January 28, 2014

Marketing Research Chart: How do you know the most effective layout and images for your marketing sends?

SUMMARY: A 152% increase in revenue per email from minor template changes.

As I reviewed and approved the session titles and descriptions for Email Summit 2014, these results from mobile accessories company ZAGG got me thinking.

How many marketers routinely test email layout and images to learn what really works for their audience?

Read on to see the data for yourself and learn which email campaign elements are most (and least) frequently tested by your peers.
by Daniel Burstein, Director of Editorial Content

In the MarketingSherpa 2013 Email Marketing Benchmark Report, we asked:

Q: Which of the following email campaign elements do you routinely test to optimize performance? Please select all that apply.

View Chart Online

Click here to see a larger, printable version of this chart

Email is more than just words

As the title of a 2009 documentary suggests, advertising creative can pretty much be broken down into two things — "Art & Copy."

As you can see from the data in the above chart, the three most tested and optimized email campaign elements all involve copy.

It isn't until we get to the fifth-most tested element — layout and images — that we get to the art. One reason for this is testing layout and images is harder than subject lines, the most-tested element, for example.

This explains why 86% of marketers test subject lines, but only 47% test layout and images.

That difficulty was expressed in a Benchmark Report survey response that said, "We are a marketing agency, and our clients have shown some disinterest in testing different images on the same email campaign because of the lack of time. They are creating campaigns at such a pace that testing attributes, such as images, becomes quite difficult because they need to send the campaign ASAP when they have the designs ready."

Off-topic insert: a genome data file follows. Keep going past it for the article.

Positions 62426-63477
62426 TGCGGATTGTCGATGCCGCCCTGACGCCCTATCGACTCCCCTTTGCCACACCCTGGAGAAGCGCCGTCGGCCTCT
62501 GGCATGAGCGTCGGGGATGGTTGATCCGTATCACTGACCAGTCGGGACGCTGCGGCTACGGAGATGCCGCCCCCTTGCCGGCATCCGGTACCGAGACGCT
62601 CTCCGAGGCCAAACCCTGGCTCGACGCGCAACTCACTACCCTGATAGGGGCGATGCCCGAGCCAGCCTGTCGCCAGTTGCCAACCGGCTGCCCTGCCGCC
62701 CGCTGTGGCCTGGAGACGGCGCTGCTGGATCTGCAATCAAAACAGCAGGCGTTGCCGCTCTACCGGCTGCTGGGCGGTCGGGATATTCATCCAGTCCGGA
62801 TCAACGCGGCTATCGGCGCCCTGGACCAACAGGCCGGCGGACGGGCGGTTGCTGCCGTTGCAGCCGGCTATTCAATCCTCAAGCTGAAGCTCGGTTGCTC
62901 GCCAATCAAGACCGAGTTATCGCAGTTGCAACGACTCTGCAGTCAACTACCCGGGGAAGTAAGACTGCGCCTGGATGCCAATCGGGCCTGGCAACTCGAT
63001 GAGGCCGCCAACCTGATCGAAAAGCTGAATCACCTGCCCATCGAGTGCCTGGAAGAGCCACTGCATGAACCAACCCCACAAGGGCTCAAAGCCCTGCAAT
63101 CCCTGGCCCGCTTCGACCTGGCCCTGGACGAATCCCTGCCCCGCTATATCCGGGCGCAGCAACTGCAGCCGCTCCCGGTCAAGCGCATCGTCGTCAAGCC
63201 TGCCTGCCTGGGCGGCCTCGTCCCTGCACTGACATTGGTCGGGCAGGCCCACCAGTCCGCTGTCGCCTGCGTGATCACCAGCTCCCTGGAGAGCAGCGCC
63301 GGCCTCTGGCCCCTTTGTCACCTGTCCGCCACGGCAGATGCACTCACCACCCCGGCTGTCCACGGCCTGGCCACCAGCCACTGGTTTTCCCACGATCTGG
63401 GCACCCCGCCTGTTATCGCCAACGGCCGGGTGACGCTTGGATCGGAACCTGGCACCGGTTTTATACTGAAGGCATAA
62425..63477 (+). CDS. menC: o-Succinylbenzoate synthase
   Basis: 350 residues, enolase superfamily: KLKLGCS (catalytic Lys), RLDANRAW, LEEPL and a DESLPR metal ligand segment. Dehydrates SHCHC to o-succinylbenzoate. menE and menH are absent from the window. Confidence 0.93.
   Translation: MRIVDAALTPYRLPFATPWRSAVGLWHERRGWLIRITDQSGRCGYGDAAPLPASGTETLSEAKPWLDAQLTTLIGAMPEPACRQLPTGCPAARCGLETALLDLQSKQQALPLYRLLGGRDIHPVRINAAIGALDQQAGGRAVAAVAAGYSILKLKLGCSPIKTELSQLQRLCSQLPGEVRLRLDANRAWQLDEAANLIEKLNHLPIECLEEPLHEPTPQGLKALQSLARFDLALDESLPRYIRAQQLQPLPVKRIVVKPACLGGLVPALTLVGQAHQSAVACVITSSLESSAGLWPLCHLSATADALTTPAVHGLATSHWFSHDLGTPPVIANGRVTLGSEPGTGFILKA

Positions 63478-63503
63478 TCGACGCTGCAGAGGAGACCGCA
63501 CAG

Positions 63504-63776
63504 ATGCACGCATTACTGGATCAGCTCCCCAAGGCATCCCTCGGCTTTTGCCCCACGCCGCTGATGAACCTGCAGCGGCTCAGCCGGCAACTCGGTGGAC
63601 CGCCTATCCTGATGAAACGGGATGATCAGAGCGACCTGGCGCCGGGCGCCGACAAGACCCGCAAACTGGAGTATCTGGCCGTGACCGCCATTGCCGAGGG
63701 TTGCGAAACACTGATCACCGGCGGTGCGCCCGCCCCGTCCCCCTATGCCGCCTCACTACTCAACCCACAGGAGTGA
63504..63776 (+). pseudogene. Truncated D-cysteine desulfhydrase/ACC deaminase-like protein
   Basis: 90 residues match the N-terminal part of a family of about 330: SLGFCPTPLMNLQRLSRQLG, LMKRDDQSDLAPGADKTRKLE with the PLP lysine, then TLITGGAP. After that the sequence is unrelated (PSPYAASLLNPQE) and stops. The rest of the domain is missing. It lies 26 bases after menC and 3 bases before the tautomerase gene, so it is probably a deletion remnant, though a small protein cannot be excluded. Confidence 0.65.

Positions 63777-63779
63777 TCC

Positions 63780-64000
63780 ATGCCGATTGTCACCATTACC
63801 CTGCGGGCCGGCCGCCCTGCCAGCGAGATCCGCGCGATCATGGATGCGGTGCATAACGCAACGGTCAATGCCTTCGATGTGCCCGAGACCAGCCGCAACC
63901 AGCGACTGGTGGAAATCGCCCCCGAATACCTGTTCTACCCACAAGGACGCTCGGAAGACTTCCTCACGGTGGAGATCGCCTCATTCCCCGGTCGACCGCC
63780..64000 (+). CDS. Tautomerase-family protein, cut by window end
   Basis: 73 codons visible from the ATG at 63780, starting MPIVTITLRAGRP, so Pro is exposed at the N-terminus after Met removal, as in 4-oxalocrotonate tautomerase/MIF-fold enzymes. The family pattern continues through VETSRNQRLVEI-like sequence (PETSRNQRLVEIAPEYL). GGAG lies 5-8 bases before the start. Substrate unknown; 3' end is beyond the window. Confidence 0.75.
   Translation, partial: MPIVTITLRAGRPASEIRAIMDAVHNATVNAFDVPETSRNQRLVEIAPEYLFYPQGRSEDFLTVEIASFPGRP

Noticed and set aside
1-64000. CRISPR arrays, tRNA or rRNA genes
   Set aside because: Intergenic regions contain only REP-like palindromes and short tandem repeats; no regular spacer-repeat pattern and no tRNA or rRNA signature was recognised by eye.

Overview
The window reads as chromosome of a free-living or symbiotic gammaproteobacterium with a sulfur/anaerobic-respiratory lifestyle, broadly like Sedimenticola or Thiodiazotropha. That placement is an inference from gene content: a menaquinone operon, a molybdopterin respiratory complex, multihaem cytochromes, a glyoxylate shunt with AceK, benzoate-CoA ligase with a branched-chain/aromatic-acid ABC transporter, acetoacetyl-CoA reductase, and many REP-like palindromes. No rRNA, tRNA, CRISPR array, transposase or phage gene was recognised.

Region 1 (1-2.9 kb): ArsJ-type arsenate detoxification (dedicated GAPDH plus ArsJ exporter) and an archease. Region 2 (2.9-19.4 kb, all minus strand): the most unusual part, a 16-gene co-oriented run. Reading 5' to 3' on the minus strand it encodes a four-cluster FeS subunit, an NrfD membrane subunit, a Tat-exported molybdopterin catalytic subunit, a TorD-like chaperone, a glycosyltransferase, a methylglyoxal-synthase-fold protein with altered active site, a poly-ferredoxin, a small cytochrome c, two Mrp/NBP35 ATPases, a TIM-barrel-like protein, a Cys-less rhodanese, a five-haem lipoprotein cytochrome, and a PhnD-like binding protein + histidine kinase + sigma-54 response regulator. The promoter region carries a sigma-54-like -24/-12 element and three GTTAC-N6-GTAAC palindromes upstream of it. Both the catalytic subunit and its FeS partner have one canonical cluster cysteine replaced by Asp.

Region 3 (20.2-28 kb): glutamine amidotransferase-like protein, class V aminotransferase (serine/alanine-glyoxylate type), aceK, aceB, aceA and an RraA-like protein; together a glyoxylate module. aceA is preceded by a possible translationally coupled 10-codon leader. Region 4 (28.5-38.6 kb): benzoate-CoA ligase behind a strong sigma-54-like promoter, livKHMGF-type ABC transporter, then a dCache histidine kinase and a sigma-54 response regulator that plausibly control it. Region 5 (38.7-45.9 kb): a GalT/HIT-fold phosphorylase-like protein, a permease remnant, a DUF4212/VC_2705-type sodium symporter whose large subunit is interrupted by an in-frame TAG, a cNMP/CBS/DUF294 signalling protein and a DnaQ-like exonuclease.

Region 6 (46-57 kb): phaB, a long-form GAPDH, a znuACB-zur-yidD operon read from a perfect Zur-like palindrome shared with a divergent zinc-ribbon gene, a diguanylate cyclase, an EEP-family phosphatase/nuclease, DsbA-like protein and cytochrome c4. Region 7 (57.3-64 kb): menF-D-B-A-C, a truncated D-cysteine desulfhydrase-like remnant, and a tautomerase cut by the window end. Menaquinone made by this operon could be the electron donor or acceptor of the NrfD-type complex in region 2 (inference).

Or is it?

The irony is, once marketers test layout and images, they learn that the best layout and images might be none at all.

That is, just strip down the email and let the copy shine, as this company president explained in this Benchmark Report survey response:

"In the last few years, we've found it more effective to move from heavy HTML emails with tables, images, etc., to simple HTML emails that resemble plain text emails. And our response and engagement has gone way up while our unsubscribe and spam reports have gone down. It seems people have come to correlate heavy HTML emails with spam in their email inbox much like the yellow or pink envelope was correlated with junk mail in physical mailboxes 15 or 20 years ago."

Related Resources

MarketingSherpa Email Summit 2014

B2C Email Marketing: Mobile accessories company boosts revenue-per-email 152% via customer appreciation promotion

Email Testing: How the Obama campaign generated approximately $500 million in donations from email marketing

Email Testing Pitfalls: 7 Common Mistakes That Can Hurt Your Test Strategy

Email Research: The 5 best email variables to test

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